Shriram City Union Finance Ltd., an Indian shadow lender backed by Apax Partners, is turning cautious on its most important set of customers as the coronavirus pandemic roils businesses.
Shriram City Union Finance Ltd., an Indian shadow lender backed by Apax Partners, is turning cautious on its most important set of customers as the coronavirus pandemic roils businesses. Loans to small businesses including grain merchants, which make up a little over half of the company’s borrowers, plunged 99% to 200 million rupees ($3 million) in the June quarter from a year ago. While there’s demand for small-ticket loans, the financier prefers to wait for more clarity on their recovery, according to Chief Executive Officer Yalamati Srinivasa Chakravarti.
“Most of the businesses have not come back to their normal level of sales,” Chakravarti said by phone on Thursday. “I have to look at their cash flows much more closely than earlier.”
Shadow lenders in India supply last-mile credit to businesses such as mom-and-pop stores, small restaurants, and individuals who need to purchase a new refrigerator or car. The bulk of Shriram City’s customers seek loans of less than 1.5 million rupees each, and are probably among the most vulnerable in an economy forecast to shrink for the first time in decades.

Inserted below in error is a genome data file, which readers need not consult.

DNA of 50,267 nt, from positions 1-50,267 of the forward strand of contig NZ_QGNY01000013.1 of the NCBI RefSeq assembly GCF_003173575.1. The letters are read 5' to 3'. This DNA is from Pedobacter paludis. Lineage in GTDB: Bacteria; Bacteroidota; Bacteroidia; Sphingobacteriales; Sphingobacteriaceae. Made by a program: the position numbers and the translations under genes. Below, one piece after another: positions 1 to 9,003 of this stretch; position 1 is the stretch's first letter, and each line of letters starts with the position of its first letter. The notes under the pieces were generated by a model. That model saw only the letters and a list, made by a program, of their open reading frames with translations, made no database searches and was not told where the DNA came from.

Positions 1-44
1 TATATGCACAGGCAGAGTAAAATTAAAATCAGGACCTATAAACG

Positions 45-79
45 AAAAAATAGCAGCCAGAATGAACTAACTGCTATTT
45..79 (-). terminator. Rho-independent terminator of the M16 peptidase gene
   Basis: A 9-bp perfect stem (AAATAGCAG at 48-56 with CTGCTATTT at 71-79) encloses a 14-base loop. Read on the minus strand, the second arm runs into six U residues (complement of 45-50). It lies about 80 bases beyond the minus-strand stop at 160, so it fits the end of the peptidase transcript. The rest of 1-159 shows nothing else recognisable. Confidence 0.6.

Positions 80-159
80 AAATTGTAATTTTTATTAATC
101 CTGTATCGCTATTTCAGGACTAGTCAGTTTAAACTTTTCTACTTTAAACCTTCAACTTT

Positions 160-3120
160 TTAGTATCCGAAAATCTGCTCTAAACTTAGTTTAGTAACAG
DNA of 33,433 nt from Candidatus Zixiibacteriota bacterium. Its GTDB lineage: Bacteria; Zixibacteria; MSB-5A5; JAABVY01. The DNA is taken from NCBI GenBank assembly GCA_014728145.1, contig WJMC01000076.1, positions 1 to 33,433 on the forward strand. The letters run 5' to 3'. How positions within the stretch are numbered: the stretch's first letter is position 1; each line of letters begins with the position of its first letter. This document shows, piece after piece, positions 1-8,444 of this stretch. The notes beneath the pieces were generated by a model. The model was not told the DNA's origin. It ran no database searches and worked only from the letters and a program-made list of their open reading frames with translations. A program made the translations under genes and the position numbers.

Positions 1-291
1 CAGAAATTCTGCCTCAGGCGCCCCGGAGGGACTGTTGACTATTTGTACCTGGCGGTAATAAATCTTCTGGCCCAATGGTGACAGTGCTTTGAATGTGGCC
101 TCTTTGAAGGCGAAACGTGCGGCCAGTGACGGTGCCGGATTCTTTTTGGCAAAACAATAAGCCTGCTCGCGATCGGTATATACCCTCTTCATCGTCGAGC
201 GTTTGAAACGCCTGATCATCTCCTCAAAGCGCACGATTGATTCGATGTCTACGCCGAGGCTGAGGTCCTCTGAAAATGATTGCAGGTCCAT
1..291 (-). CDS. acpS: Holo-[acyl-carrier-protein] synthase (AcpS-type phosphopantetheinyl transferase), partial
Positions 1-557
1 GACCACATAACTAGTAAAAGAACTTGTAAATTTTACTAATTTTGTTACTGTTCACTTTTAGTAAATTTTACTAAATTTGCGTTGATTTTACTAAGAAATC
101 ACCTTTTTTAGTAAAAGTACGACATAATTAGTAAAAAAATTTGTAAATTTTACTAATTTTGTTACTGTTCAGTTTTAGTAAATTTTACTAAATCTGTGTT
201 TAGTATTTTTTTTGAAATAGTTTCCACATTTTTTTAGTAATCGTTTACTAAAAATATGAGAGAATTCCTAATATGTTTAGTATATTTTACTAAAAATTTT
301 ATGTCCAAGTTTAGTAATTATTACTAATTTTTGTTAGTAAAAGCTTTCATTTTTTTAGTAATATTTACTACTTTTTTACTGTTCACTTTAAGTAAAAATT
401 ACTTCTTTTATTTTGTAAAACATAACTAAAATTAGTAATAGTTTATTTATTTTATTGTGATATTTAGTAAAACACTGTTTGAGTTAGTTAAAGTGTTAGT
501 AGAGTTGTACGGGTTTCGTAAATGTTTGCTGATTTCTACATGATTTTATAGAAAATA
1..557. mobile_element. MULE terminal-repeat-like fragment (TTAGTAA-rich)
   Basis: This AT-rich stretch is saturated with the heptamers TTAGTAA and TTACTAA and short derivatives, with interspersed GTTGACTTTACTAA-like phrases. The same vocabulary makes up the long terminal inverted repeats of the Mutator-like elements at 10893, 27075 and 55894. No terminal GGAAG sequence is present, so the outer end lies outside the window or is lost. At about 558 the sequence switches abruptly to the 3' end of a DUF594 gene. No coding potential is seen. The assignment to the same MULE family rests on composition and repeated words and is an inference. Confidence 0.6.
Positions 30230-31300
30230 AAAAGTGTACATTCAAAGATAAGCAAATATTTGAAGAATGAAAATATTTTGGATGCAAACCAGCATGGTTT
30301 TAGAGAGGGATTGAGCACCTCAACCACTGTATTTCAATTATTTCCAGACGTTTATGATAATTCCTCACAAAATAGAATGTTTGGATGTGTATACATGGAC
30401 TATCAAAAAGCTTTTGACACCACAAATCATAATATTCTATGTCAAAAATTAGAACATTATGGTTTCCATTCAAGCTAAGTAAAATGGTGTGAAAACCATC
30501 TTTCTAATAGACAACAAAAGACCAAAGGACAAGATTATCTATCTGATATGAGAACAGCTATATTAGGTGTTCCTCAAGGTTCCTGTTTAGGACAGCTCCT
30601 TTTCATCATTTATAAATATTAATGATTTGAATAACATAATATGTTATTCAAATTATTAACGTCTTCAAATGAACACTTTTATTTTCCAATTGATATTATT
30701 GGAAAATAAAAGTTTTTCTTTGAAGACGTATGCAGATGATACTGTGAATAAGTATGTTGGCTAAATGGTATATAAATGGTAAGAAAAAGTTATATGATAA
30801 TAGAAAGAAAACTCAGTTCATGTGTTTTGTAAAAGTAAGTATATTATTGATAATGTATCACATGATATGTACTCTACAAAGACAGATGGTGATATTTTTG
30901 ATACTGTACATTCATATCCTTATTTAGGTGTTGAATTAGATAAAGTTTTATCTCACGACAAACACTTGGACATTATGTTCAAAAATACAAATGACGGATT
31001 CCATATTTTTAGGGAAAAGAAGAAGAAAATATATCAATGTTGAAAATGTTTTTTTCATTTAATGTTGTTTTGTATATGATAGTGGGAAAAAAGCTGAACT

The government’s massive stimulus package announced in May was aimed at helping small businesses, as Prime Minister Narendra Modi prepared to restart the economy. Earlier this month, the Reserve Bank of India allowed financiers to restructure certain loans by granting extensions of as long as two years with or without a freeze on repayments.
Chakravarti said he is against recasting loans as the practice leads to problems down the road. He predicts people will resume borrowing to buy scooters and motorbikes to aid mobility as states across India lift lockdowns.
The Chennai-based firm’s shares have lost almost half their value over the past year, compared with an average 18% decline for its 21 peers tracked by Bloomberg.